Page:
Those who practice it typically begins immediately after the birth, and it lasts for a culturally variable length: typically for one month or 30 days, up to 40 days, two months or 100 days. This postnatal recuperation can include “traditional health beliefs, taboos, rituals, and proscriptions.” The practice used to be known as “lying-in”, which, as the term suggests, centres around bed rest.


“Sitting the month”: 坐月子 “Zuò yuè zi” in Mandarin or 坐月 “Co5 Jyut2” in Cantonese. The custom, going back to the year 960, is referred to as ‘confinement’ as women are advised to stay indoors for recovery from the trauma of birth and feed the newborn baby.

East Asia:

Other East Asian cultures, such as South Korean and Vietnamese, have their own versions of “sitting the month”, combining prescribed foods with proscribed activities. Similar practices are popular among Japanese women called 産後の肥立ち “Sango no hidachi” and Korean women called 삼칠일 “Samchilil” for at least 21 days. The new mother is given special postnatal foods, such as seaweed soup in Korea. Samchilil is practiced in addition to other traditions encompassed in sanhujori, which is Korea’s version of postnatal care. During this period of time that could extend beyond the 21 days, women followed principles that emphasize activities and foods that keep the body warm, rest and relaxation to maximize the body’s return to its normal state, maintaining cleanliness, eating nutritious foods, and peace of mind and heart.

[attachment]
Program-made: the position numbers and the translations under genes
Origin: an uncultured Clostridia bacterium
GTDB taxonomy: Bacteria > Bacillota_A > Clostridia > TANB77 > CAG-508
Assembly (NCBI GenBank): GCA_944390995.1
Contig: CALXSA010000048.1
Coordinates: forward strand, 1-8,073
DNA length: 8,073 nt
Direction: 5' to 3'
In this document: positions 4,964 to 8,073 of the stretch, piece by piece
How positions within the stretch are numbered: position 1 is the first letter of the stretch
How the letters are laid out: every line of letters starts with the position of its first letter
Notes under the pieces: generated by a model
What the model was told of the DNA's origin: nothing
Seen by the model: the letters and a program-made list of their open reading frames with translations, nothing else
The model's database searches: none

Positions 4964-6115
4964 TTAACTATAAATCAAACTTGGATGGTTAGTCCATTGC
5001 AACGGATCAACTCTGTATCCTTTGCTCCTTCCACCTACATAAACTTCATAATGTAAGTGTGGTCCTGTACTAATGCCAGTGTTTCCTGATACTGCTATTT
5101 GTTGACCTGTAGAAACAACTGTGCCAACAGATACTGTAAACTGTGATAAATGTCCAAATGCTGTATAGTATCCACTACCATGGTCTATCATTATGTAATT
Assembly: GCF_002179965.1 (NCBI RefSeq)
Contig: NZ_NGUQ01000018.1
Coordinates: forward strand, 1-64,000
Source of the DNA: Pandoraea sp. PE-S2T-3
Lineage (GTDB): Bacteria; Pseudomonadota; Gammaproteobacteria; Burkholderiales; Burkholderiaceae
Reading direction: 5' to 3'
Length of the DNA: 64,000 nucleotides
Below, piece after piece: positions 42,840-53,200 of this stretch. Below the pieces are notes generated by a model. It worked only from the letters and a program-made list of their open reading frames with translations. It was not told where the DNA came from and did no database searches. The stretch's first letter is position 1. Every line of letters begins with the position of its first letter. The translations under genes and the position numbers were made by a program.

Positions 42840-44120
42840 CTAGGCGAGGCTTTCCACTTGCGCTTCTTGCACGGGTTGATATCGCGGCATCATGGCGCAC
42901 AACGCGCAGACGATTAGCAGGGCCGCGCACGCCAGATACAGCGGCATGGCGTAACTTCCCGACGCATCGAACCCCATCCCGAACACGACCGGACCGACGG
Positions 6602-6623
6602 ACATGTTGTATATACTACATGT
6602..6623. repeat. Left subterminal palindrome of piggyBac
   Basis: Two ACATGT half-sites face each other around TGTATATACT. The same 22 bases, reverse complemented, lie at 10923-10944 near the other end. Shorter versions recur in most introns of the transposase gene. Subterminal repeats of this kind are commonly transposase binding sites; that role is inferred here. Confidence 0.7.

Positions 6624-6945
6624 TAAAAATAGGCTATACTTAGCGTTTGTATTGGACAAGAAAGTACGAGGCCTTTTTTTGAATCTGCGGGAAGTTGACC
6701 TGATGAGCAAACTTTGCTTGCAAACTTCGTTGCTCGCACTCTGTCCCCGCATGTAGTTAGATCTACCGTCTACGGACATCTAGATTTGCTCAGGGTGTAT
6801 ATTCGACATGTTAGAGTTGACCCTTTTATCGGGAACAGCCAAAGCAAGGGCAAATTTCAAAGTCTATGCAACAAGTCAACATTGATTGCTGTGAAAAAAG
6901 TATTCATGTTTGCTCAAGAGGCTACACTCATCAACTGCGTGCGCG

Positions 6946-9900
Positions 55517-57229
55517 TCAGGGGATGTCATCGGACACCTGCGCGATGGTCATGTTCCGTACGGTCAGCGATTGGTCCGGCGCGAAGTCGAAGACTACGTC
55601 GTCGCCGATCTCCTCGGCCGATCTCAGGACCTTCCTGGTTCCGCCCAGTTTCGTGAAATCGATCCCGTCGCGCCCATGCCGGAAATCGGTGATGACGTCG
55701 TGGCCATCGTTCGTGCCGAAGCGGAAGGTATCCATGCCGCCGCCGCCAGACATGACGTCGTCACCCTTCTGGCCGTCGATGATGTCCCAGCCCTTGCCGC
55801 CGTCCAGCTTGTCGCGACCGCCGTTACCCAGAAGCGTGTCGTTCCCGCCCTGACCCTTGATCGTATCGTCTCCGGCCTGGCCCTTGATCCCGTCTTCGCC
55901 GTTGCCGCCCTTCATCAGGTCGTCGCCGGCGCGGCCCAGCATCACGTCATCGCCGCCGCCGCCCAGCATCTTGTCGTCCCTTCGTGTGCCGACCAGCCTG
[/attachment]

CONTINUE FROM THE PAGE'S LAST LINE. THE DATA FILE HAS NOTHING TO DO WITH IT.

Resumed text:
Most traditional Indians follow the 40-day confinement and recuperation period also known as the jaappa (in Hindi). A special diet to facilitate milk production and increase hemoglobin levels is followed.

Latin America: